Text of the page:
Welcome to Sue and Mick's Natural Beekeeping blog.

Sue started beekeeping with our neighbour, Jim in this beautiful coastal village of Welcombe on the North Devon/Cornwall border. They both decided to start beekeeping in 2009 and began to attend apiary meetings of the Holsworthy Beekeepers Association. They signed up for the course they were running over the winter and started this, along with another neighbour, Richard, in January 2010.
It was a very good course, but they were all uncomfortable with some aspects of conventional beekeeping. They then came across Phil Chandler and his Barefoot Beekeeper book and website. This way of beekeeping uses Top Bar Hives which are the type used all over Africa, The Caribbean and many other places in the world. They predate the conventional hives that are used in most developed countries by hundreds of years. The bees build natural comb onto top bars and are managed with as little intervention as possible.
Sue and Jim realised that The Yarner Trust, in our own village, was running a Natural Beekeeping course, with Phil as tutor, in April 2010, what a coincidence ( or is it synchronicity? ). Anyway they both signed up and Yarner asked if they would be prepared to look after the bees for the courses and house them in Sue's field. Jim and Sue decided to say yes and the hunt was on for a nucleus of bees that would be ready in time for the course.
This was not an easy task. No one knew, at that stage, how their colonies had fared over the severe winter and most people had a long list of people already for their nucleii. Beekeeping has become very popular recently with many people realising that bees are in trouble and need our help. Also, as they learned more, they realised that there was a lot of prejudice amongst some conventional beekeepers against Top Bar Beekeeping. Oh dear 'politics', even in beekeeping! This, unfortunately, meant that some beekeepers said they wouldn't sell bees to go in a Top Bar Hive. They also needed a couple of hives to start the apiary off.
After a couple of months of phone calls and headaches Phil managed to source a nucleus of bees and Dave Baker, one of the Yarner Trustees, made 2 Top Bar Hives. So, they were off!
The weekend course with Phil went ahead and was great. Sue & Jim were now very 'green' beekeepers. They had quite a lot of problems over the first 2 months, mostly to do with the fact the bees were in conversion from 1/2 Dadant frames to Top Bars. They then got a second nucleus, which were on Top Bars already. These came from Heather Bell bees on the Lizard.
They began keeping a small book, with notes to each other, in the hive. It served as a record of everything they did and how the bees were doing. Unfortunately there was a leak in the roof of one of the hives and the book got wet. Hence the birth of this blog. They added all the notes from the book on here and have since used this as the record of the progress of the apiary.
In May 2013 Jim moved to Herefordshire and we agreed to change the name of the blog to Sue and Mick's Natural Beekeeping as, over the past year, Mick has become more and more interested in and involved with the bees.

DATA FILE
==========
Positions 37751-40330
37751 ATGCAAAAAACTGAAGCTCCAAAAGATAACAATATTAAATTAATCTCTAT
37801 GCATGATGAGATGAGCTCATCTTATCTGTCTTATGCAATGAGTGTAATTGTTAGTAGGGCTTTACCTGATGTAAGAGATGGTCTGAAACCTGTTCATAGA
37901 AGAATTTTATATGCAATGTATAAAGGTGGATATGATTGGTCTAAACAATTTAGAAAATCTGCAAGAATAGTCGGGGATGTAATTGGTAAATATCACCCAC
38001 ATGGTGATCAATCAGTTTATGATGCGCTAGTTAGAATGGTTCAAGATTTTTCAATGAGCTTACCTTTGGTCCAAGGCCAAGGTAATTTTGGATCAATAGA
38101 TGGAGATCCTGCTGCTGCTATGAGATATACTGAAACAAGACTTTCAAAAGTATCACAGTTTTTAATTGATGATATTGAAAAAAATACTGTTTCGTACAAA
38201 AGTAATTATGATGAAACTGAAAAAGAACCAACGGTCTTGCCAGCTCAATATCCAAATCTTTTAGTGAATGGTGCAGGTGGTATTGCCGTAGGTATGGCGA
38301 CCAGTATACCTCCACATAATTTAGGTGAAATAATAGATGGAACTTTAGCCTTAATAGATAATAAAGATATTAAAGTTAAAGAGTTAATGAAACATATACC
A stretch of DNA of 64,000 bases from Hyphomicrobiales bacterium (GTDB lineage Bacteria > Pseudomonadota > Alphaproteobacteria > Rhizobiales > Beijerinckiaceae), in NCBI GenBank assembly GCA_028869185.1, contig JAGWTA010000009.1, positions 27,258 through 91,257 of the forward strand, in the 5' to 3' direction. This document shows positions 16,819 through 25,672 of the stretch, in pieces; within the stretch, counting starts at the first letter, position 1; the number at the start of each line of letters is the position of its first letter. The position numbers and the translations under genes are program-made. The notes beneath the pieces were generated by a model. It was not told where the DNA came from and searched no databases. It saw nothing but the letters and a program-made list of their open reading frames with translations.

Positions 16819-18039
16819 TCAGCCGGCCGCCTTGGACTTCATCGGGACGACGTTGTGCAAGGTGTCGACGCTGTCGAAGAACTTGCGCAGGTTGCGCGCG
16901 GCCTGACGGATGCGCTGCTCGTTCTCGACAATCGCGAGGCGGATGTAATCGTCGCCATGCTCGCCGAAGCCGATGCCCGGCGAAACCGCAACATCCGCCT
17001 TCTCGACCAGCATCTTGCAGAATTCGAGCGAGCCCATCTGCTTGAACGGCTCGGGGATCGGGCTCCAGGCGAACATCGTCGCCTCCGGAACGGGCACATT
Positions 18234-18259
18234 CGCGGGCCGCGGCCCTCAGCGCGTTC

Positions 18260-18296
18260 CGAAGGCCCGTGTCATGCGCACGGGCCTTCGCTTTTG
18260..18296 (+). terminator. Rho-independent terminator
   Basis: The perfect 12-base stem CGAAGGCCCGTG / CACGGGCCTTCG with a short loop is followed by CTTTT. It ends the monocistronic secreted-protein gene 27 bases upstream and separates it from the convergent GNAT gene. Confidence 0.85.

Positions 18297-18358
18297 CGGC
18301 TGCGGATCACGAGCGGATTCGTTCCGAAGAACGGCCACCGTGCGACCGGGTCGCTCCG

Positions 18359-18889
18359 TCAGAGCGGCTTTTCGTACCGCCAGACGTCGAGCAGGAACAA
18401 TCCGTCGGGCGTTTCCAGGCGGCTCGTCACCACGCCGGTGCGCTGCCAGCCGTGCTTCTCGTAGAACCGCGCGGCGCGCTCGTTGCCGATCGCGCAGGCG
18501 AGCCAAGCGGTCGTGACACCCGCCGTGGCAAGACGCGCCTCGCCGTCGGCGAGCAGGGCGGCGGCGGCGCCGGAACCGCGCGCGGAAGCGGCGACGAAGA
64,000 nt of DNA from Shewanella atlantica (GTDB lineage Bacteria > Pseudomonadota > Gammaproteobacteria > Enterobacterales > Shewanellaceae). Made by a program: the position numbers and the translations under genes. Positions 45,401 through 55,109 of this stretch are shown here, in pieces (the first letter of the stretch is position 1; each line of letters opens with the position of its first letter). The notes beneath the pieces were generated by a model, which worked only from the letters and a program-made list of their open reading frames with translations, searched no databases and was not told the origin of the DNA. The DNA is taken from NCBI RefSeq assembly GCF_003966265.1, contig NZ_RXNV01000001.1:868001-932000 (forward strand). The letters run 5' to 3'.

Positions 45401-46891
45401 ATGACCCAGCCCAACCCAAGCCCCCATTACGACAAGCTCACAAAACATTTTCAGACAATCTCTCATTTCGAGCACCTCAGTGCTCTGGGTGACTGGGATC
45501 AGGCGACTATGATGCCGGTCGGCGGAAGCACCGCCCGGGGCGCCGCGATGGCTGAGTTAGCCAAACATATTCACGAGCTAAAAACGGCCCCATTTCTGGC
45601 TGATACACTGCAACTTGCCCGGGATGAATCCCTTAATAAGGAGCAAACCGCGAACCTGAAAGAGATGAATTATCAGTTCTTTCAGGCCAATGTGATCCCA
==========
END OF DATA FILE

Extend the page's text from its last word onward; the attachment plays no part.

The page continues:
Phil Chandler (The Barefoot Beekeeper) website which has links to UK courses and Phil's books etc:

Heather Bell bees - source of Top Bar nucleii although very expensive. It's probably better to try and catch a swarm locally:

Black Native Queens:

Varroa Mesh:
Flash band for hive roof:

Shellac flakes or buttons, they also sell thinner:

Shellac thinner for making up a shellac coating for the inside of a hive, they also sell shellac:

Good quality affordable suits and equipment:

Top Bar hive tools:

Top Bar Hives and Nucleus Boxes:

Paul Holdaway, in our village, makes the hives and nucleus boxes shown in our blog post of 24th March 2017 - the picture taken in the hall. His phone number is 01288 331252

Wednesday, 29 October 2014

Beekeeping Course and meeting with Phil Chandler

Phil ran a very enjoyable and successful course here on the weekend of 10th - 12th October. Due to the continuation of the wonderful warm weather, we were able to look in the hives, although we didn't do any full inspections. All three hives appeared to be thriving, healthy and going into the winter with their larders full.

Some lovely dark bees

The Nectan Hive

Lots of honey for the winter

Periscope entrance and eco floor

The Lintons

It feels like we are already off to a good start with our newest colony that appears to have a lot of black bee genetics in it.
The black bees are generally resilient, adaptable and particularly well suited to the British climate. Phil has already established some colonies in South Devon and plans to gradually reintroduce and breed black bees in areas throughout the country. He will soon be launching a fundraising campaign to help pay for this.
On the Sunday evening Phil talked to our group about the Black Bee project in South Devon and proposed we might be able to extend this to North Devon/Cornwall at some point in the future.
Around 100 years ago our native black bee population was nearly wiped out by diseases and parasites brought in by bees imported from abroad, especially Italy. The main parasite was Acarine which the majority of black bees had no resistance to. This resulted in the widespread dominance of imported bees. However, many isolated pockets of the black bees survived in several areas across the British Isles.